Boris Johnson has announced his resignation as UK prime minister after less than three years in office.
Speaking from Downing Street on Thursday afternoon, July 7, he thanked the millions of people who voted for him and said the reason why he had fought so long to remain at Number 10 was because “I thought it was my job, my duty and my obligation to you”.
Mr Johnson said it was “painful not to see it through”, but added: “No one in politics is remotely indispensable.”
He said he had tried to persuade his cabinet it would be “eccentric” to change prime minister now but “I regret not to have been successful in those arguments”.
Mr Johnson said the process to appoint a new leader would begin now, with a timetable set out next week.
The announcement comes after a series of scandals and months of political turbulence struck his government, with several Conservative politicians, including health secretary and chancellor, resigning from their positions.
In their resignation letters and speeches in the House of Commons, ministers said they were fed up with Johnson and his self-inflicted scandals, stoked by his prevarications, with one former official saying “enough is enough.”
Johnson, who had vowed to cling on to power, was facing the heat for his shifting claims on Chris Pincher, a lawmaker who stepped down as a government whip on June 30 following allegations of sexual misconduct.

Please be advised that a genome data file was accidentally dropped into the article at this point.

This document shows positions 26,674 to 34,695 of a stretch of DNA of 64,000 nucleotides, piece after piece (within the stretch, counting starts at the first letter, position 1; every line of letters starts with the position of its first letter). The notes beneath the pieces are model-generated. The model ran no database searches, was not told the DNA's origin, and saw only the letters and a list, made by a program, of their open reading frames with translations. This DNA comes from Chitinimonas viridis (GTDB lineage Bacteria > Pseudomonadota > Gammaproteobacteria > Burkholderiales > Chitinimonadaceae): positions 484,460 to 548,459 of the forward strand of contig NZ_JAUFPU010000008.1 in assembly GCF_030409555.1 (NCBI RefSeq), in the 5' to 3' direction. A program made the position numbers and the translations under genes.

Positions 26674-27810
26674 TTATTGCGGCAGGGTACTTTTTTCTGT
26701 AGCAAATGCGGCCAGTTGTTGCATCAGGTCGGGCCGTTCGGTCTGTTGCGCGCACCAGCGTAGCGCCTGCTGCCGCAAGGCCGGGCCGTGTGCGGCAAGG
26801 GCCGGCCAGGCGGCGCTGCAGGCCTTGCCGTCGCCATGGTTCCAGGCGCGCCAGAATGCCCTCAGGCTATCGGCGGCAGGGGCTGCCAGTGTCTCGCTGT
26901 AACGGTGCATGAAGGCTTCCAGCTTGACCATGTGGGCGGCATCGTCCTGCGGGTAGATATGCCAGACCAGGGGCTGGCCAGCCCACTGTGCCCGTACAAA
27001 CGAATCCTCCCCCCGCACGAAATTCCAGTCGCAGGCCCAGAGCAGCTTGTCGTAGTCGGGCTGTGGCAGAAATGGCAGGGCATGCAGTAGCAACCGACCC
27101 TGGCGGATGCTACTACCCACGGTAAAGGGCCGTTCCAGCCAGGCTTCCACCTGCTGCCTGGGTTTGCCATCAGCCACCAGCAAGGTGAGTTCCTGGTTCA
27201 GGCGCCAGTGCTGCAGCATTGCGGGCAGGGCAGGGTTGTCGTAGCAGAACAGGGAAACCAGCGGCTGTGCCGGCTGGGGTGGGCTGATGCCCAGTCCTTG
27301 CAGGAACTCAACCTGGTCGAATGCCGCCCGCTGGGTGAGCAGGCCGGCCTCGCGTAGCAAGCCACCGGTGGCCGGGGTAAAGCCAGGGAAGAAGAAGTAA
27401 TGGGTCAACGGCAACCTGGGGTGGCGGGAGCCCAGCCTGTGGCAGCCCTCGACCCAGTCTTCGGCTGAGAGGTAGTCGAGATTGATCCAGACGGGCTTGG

Last Thursday, the Sun newspaper broke the news that Pincher, a Conservative MP, resigned after a boozy evening at the Carlton private members club where he allegedly groped two men, touching at least one of them in the groin.
Pincher resigned saying he had embarrassed himself and other people in a state of drunkenness. Following the resignation, the government announced that no further action would be taken against Pincher and that he would retain his job as an MP as he had recognised his misconduct. This enraged the Conservative MPs, BBC reported.
This was not the first time allegations of sexual misconduct were levelled against Pincher, who was elevated to the position of power as the party’s deputy chief whip by Johnson.
After initial claims that the PM was not aware of allegations of misconduct against Pincher before appointing him as deputy chief whip, reports emerged that Johnson was not just informed about a formal complaint against Pincher in 2019-20 but was also personally briefed about it.
On Tuesday, Johnson admitted he was informed about the complaint in 2019 and apologised for appointing Pincher to the government role.
The Pincher scandal is the latest in a series of scandals Johnson has faced. After being criticised for his handling of the COVID-19 pandemic, he was accused in the ‘Partygate’ scandal which stemmed from parties and gatherings at Downing Street organised during the pandemic lockdowns.
Johnson was fined by the police in April for breaking the law and attending a birthday party during lockdown in June 2020.